Promoter sues charity over canceled Toby Keith concert in Schaumburg; charity responds with details

  • The promoter of the canceled Freedom & Dignity Music Festival that was to be headlined by Toby Keith last week in Schaumburg has sued the charity the event was created to benefit.

    The promoter of the canceled Freedom & Dignity Music Festival that was to be headlined by Toby Keith last week in Schaumburg has sued the charity the event was created to benefit. AP Photo, July 2019

 
 
Updated 8/12/2019 4:19 PM

The promoter of last week's canceled Freedom & Dignity Music Festival in Schaumburg has sued the charity the concert was created to benefit, alleging breach of contract and intentional misrepresentation.

The Dan Gibbons Turkey Trot Foundation responded to the claims with a more detailed statement about the sudden demise of the planned Aug. 10 concert headlined by country music star Toby Keith.

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In it, the foundation claims Imagn Events sought a last-minute payment of more than $400,000 to stage the festival, a commitment the charity said it could and would not make.

Not to be outdone, representatives of Imagn Events on Monday morning said the company now plans to amend its lawsuit to add a claim of defamation against the Turkey Trot Foundation. The suit seeks more than $100,000 in compensatory damages, plus punitive damages and court costs.

"Statements made by the Dan Gibbons Turkey Trot Foundation to the contrary, explicit or implicit, are false," a written statement by Imagn Events reads.

Imagn also indicated that the refund process is underway and ticket holders are beginning to receive their money back.

The foundation called off the concert Wednesday, citing concerns that Imagn was unable to stage the event as planned. The fest was created as a fundraiser for Cafe Liberty, the foundation's culinary training program for veterans and their families.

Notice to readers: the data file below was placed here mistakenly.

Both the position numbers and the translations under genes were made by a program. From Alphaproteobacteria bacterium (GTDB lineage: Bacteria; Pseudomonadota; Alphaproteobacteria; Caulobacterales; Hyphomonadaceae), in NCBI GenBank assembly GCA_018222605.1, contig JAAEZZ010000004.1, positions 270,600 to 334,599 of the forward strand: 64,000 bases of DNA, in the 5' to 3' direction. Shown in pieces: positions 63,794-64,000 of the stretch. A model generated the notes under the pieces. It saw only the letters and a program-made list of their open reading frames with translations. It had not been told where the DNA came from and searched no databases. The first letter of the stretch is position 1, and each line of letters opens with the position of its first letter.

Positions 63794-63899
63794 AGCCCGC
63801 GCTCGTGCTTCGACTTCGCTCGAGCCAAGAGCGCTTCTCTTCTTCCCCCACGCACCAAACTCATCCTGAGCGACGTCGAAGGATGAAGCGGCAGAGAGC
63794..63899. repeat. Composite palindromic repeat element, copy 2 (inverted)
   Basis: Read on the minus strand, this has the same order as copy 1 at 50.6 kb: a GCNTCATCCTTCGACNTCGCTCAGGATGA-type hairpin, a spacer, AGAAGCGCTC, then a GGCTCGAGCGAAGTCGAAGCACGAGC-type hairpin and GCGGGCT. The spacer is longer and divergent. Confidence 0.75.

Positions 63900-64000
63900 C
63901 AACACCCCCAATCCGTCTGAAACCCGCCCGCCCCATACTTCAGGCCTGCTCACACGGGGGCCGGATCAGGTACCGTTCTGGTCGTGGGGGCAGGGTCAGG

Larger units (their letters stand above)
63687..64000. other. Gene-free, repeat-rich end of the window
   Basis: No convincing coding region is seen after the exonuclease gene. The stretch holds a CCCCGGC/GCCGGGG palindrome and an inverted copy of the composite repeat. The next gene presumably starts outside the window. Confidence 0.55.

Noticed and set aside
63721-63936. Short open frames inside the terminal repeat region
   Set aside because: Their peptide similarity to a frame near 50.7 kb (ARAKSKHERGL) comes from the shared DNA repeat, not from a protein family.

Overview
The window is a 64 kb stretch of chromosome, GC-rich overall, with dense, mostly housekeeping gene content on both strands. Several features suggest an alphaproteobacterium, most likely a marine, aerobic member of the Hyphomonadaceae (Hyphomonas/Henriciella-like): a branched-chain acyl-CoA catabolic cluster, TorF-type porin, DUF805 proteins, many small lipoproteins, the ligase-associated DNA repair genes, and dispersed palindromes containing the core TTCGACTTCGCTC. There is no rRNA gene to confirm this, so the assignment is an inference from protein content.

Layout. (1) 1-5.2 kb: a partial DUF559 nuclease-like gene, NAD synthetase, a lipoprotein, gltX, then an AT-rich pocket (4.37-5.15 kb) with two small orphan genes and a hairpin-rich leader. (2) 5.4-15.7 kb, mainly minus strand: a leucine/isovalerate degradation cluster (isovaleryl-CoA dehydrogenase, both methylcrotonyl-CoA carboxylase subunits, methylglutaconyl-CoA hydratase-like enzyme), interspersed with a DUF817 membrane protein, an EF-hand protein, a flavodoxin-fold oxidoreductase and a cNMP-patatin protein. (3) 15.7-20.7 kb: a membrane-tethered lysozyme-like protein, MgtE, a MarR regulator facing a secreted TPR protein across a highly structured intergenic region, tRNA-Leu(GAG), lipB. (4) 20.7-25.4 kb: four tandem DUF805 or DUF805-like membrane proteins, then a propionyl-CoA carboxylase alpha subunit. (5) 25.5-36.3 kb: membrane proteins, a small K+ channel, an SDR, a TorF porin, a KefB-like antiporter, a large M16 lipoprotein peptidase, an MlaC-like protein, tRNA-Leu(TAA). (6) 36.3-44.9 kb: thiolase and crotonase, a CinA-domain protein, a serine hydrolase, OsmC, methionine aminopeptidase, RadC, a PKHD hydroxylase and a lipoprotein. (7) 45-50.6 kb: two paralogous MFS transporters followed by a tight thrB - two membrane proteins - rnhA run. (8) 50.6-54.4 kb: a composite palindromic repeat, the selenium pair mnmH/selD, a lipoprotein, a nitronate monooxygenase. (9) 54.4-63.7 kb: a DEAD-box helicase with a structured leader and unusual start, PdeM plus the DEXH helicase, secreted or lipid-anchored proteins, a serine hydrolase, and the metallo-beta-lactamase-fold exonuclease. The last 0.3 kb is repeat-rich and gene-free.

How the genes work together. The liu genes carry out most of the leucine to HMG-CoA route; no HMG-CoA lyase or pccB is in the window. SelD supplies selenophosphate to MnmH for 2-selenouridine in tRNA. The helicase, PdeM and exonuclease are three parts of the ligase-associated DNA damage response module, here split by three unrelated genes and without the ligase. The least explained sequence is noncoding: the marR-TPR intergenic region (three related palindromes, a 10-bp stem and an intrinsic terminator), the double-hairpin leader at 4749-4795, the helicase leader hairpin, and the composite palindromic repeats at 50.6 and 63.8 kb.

Imagn Events approached the foundation with the idea, according to foundation representatives.

"Imagn Events required a loan from us for $248,750, documented by a written note that was due to be paid back by August 1, 2019," the foundation said in a written statement. "They defaulted on the note."

The foundation described the loan as an initial payment to secure performers for the festival. It also said it secured two suite sponsors for a total of $65,000, and that money went to Imagn Events to cover expenses.

"On a conference call five days before the event, Imagn told us we needed to give them another $406,250 in order to move forward with the event or the event would have to be canceled," the foundation stated. "This was not part of our original contract, nor was the foundation in a financial position to agree to their ultimatum of $406,250."

The foundation said its members then looked at the numbers provided by Imagn Events, determined the promoter was not in a position to stage the concert, and terminated their agreement on Aug. 6.

                                                                                                                                                                                                                       
 

The foundation says it and the Schaumburg Boomers, which were hosting the concert at their stadium, tried to save the festival but determined it was not financially feasible.

"At present the foundation's financial outlay and potential losses are in excess of $340,000," its statement said.

Imagn's lawsuit states that an oral agreement reached in November called for the foundation to cover all costs of the event through ticket sales and its corporate account, while Imagn would serve only as promoter. The suit says that the written contract is silent on many items, including the handling of ticket sales and ultimate financial responsibility.

Imagn informed the foundation of numerous down payment deadlines to vendors and other parties throughout July, but the foundation claimed it lacked the funds, the suit states.

The lawsuit also accuses the foundation of posting personal information and the cellphone number of an Imagn owner and employee online, leading to harassment and threats.

Dan Gibbons, founder and executive director of the 35-year-old foundation, said he has not yet seen the lawsuit and could not comment on it.

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